86’d-A Collection of Short Stories In the Time of No Indoor Dining. By Robert Remler

Story 2- Sunday, March 8, 2020

Floyd Cordoz was not in a good mood. One of his line cooks was a no show. The cook complained about having trouble breathing, which may or may not have been true. The fact is Cordoz was struggling while working two stations. He got home last night at four thirty after having spent two hundred dollars at a bar in Long Island City buying drinks for people whose names he can’t remember now. Nevertheless, Cordoz had one eye on the deep fryer as he turned two lamb chops in a pan and sprinkled both with chopped rosemary.

“Did you hear the mayor today?”

Cordoz kept his eyes on the lamb chops and fryer, never bothering to look at who was talking.

“Floyd,baby,” the salad chef said. “I am talking to you. Why are you ignoring me?”

Cordoz turned his head and looked at Rosie Gonzalez. The two dated weeks ago and it was going well until some cook showed Cordoz Rosie’s profile on Tinder. Since then they never spoke except if Floyd needed Rosie to plate salads or set up desserts.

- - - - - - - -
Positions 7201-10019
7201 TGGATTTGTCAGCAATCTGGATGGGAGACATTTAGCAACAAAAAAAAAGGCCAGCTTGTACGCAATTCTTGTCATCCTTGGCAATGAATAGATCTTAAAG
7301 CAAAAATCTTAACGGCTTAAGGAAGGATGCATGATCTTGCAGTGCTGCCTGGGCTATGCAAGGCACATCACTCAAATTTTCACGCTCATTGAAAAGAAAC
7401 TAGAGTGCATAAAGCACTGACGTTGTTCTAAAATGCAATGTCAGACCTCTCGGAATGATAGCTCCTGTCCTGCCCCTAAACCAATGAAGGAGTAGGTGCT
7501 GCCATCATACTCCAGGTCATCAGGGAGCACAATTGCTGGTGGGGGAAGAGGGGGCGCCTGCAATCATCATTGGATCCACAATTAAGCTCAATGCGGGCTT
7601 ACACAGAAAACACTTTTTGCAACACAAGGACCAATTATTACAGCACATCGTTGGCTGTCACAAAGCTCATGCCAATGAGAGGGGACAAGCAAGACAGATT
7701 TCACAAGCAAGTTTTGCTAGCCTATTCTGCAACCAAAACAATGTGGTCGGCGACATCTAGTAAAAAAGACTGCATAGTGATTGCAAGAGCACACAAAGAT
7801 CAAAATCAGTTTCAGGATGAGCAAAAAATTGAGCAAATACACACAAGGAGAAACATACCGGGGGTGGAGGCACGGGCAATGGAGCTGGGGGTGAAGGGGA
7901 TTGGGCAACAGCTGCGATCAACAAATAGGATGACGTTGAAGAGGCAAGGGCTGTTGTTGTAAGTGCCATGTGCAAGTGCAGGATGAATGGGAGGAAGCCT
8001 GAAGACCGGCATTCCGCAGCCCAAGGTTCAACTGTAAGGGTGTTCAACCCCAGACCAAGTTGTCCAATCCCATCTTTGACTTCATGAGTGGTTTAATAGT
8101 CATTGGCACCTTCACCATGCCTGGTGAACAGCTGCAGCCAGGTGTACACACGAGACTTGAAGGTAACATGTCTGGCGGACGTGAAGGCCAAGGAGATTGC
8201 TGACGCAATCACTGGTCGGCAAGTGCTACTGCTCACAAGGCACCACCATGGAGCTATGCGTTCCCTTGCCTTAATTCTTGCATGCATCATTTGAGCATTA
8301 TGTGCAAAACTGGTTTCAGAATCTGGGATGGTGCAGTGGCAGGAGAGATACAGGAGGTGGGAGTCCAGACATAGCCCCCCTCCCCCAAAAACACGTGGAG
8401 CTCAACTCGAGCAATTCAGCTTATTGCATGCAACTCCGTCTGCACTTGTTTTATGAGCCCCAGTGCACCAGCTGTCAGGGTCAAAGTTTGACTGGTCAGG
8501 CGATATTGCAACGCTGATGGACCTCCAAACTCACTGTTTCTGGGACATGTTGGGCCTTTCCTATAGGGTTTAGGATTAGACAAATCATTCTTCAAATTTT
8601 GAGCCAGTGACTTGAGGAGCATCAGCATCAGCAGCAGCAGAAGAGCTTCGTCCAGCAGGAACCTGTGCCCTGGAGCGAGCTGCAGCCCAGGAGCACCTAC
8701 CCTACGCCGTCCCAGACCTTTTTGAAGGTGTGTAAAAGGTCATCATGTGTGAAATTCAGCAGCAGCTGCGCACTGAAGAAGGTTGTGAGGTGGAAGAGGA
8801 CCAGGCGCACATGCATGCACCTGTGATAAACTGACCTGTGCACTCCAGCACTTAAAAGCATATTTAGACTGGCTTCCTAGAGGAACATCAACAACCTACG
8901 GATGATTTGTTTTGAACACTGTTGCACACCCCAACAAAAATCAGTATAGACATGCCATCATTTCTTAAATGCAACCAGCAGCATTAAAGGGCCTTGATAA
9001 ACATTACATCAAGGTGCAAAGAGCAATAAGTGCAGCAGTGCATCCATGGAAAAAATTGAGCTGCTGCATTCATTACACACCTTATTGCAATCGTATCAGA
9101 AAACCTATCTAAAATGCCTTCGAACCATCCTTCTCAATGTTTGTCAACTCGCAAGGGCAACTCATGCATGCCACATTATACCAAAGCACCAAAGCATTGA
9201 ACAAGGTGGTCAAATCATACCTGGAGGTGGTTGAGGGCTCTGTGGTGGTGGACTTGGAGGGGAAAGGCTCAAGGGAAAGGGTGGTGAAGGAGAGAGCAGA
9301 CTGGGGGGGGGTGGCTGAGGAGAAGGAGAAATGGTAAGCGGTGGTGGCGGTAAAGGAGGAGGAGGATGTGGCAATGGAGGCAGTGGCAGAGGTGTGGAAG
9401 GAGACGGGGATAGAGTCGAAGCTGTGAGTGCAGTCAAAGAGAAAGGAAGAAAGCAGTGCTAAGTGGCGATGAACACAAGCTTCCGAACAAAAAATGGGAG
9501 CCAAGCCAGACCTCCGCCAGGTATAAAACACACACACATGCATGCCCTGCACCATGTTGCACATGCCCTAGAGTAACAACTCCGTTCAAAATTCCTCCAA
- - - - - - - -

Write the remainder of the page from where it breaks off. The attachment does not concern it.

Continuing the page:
“No,” Cordoz said turning the lamb chops in the pan. “Why don’t you educate me on what I don’t know.”

Rosie stamped her foot on the floor just as two waiters entered the kitchen. Both wore white shirts and black ties. Each carried menus in their hands. Cordoz looked up at the clock above the door leading into the dining room. It was ten minutes to eight and he knew the rush would begin soon. The waiters knew they didn’t have to say anything to Cordoz. Instead they walked over to Rosie and said something funny which made her laugh.

“Well, at least our chef listens to what you say. He doesn’t listen to me anymore,” Rosie said loud enough for everyone in the kitchen to hear.

Cordoz picked up his chef knife and ran its edge against his kitchen steel.

“You were asking me if I heard what the mayor said, right? You know I don’t pay attention to anything that comes out of City Hall. It’s all B.S. anyway.”

It was three minutes to eight. The two lamb chops rested on Cordoz’s workstation. The fryer baskets were empty. A stillness lingered in the kitchen, which is what happens right before the rush.

“You got two minutes to tell me what is so important before we start cranking out orders.”

Rosie reached for two lemons and started cutting the fruits into wedges.

“de Blasio said the city could be hit with a 100 cases of coronavirus patients within the next two to three weeks.”

Rosie kept her head down and eyes on the lemons. Cordoz shrugged his shoulders, which is exactly when Sunday’s rush started. For the next thirty minutes, Cordoz shouted out orders and plated dishes wishing no bad will on the no-show cook.




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